Method helps AI navigate 3D space using 2D images

Researchers have developed a method to help artificial intelligence (AI) extract 3D information from 2D images.

By Matt Shipman October 1, 2023
Image courtesy: Brett Sayles

Artificial intelligence (AI) insights

  • MonoXiver enhances AI’s ability to extract 3D information from 2D images, significantly improving accuracy in applications like autonomous vehicles, enabling cost-effective redundancy using multiple cameras.
  • By using bounding boxes as anchors and performing a secondary analysis, MonoXiver efficiently captures missing object parts, improving 3D data extraction with minor computational overhead for practical utility.

Photos are two-dimensional (2D), but autonomous vehicles and other technologies have to navigate the three-dimensional (3D) world. Researchers have developed a method to help artificial intelligence (AI) extract 3D information from 2D images, making cameras more useful tools for these emerging technologies.

“Existing techniques for extracting 3D information from 2D images are good, but not good enough,” said Tianfu Wu, co-author of a paper on the work and an associate professor of electrical and computer engineering at North Carolina State University. “Our new method, called MonoXiver, can be used in conjunction with existing techniques — and makes them significantly more accurate.”

The work is particularly useful for applications such as autonomous vehicles. That’s because cameras are less expensive than other tools used to navigate 3D spaces, such as LIDAR, which relies on lasers to measure distance. Because cameras are more affordable than these other technologies, designers of autonomous vehicles can install multiple cameras, building redundancy into the system. But that’s only useful if the AI in the autonomous vehicle can extract 3D navigational information from the 2D images taken by a camera. This is where MonoXiver comes in.

Existing techniques that extract 3D data from 2D images – such as the MonoCon technique developed by Wu and his collaborators — make use of “bounding boxes.” Specifically, these techniques train AI to scan a 2D image and place 3D bounding boxes around objects in the 2D image, such as each car on a street.

These boxes are cuboids, which have eight points — think of the corners on a shoebox. The bounding boxes help the AI estimate the dimensions of the objects in an image, and where each object is in relation to other objects. In other words, the bounding boxes can help the AI determine how big a car is, and where it is in relation to the other cars on the road.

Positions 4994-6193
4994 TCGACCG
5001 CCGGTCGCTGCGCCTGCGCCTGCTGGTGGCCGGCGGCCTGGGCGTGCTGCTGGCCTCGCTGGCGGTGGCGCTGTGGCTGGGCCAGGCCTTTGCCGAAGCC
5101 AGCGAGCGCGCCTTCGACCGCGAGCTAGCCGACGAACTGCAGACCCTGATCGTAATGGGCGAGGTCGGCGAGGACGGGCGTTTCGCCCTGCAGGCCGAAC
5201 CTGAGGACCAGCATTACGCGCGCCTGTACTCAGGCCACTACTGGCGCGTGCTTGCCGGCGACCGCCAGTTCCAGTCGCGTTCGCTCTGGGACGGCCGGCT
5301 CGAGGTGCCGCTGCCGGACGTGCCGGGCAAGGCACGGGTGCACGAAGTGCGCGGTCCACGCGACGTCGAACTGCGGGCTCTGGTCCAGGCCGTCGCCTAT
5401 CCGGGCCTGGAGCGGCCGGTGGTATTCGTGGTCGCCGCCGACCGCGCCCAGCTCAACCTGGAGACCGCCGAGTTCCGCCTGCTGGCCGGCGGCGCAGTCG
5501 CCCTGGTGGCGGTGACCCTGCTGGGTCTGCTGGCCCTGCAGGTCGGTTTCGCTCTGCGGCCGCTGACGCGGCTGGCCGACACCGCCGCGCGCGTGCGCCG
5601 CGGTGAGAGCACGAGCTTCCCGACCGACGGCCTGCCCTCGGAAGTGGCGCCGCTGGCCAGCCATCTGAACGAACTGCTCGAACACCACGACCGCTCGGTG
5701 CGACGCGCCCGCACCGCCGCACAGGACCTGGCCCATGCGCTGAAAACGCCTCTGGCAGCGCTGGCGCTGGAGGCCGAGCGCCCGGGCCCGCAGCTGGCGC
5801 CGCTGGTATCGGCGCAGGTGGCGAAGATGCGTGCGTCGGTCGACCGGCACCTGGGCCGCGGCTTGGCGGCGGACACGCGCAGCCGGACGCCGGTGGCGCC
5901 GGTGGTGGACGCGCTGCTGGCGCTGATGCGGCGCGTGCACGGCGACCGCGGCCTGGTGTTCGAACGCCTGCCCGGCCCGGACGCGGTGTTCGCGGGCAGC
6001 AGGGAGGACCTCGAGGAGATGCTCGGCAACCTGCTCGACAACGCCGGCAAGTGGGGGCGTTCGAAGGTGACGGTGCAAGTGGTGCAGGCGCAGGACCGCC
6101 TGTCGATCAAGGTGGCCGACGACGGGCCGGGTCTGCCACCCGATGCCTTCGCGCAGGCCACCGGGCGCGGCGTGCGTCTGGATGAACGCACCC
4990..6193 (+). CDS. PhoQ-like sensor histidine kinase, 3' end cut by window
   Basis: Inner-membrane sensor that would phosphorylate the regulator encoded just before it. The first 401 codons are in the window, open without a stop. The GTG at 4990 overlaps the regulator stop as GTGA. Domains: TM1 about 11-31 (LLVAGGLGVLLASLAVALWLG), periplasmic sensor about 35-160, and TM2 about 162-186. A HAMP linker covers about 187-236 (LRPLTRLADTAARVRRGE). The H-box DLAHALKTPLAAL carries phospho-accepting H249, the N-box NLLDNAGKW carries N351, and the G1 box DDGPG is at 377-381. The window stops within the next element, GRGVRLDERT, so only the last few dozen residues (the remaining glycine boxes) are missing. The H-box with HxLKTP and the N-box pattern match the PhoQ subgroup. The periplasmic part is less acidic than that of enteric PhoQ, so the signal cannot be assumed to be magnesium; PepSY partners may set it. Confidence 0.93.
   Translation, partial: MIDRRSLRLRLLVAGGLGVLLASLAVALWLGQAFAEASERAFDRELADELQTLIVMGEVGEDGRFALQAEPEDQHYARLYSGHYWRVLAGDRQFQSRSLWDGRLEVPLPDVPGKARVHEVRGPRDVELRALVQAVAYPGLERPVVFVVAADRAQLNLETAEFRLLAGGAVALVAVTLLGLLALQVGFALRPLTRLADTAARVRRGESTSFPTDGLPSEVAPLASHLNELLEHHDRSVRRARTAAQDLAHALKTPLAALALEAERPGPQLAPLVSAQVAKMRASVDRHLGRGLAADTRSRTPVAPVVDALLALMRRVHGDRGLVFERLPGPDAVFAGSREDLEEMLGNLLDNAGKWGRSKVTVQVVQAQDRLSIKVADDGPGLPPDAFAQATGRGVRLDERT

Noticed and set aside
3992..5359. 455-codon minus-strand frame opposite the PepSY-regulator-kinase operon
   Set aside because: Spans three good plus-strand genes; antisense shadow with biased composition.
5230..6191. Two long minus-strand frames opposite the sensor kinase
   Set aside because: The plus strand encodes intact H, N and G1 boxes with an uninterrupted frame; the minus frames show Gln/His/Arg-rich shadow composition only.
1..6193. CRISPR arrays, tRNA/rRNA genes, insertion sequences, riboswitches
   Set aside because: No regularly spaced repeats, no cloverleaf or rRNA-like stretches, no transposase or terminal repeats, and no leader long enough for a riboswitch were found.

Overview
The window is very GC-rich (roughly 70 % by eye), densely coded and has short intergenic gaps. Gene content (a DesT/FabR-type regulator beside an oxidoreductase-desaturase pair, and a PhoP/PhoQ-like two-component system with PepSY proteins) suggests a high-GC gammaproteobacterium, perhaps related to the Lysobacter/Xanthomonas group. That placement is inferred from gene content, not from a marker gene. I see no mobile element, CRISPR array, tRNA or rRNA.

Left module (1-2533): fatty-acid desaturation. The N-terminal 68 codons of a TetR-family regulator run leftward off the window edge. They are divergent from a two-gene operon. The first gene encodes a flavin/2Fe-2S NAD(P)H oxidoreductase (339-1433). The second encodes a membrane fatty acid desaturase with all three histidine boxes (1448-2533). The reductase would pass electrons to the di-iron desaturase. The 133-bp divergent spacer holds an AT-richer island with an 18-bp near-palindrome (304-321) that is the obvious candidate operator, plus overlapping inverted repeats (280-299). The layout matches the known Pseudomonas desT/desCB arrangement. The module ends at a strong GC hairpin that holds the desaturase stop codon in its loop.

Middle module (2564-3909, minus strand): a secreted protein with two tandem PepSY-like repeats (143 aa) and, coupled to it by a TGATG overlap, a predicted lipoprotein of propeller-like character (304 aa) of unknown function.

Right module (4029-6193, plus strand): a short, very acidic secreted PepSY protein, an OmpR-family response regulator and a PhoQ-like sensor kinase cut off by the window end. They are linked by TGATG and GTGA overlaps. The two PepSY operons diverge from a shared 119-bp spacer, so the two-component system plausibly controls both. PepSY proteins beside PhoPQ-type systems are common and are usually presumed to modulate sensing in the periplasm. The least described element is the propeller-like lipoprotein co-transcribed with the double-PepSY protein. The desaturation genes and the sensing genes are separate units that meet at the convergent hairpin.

However, the bounding boxes of existing programs are imperfect, and often fail to include parts of a vehicle or other object that appears in a 2D image.

The MonoXiver method uses each bounding box as a starting point, or anchor, and has the AI perform a second analysis of the area surrounding each bounding box. This second analysis results in the program producing many additional bounding boxes surrounding the anchor.

To determine which of these secondary boxes has best captured any “missing” parts of the object, the AI does two comparisons. One comparison looks at the “geometry” of each secondary box to see if it contains shapes that are consistent with the shapes in the anchor box. The other comparison looks at the “appearance” of each secondary box to see if it contains colors or other visual characteristics that are similar to the visual characteristics of what is within the anchor box.

“One significant advance here is that MonoXiver allows us to run this top-down sampling technique – creating and analyzing the secondary bounding boxes very efficiently,” Wu said.

To measure the accuracy of the MonoXiver method, the researchers tested it using two datasets of 2D images: the well-established KITTI dataset and the more challenging, large-scale Waymo dataset.

“We used the MonoXiver method in conjunction with MonoCon and two other existing programs that are designed to extract 3D data from 2D images, and MonoXiver significantly improved the performance of all three programs,” Wu said. “We got the best performance when using MonoXiver in conjunction with MonoCon. It’s also important to note that this improvement comes with relatively minor computational overhead. For example, MonoCon, by itself, can run at 55 frames per second. That slows down to 40 frames per second when you incorporate the MonoXiver method, which is still fast enough for practical utility. We are excited about this work, and will continue to evaluate and fine-tune it for use in autonomous vehicles and other applications.”

– Edited by Chris Vavra, web content manager, CFE Media and Technology, cvavra@cfemedia.com.


Author Bio: Matt Shipman, research communications lead, North Carolina State University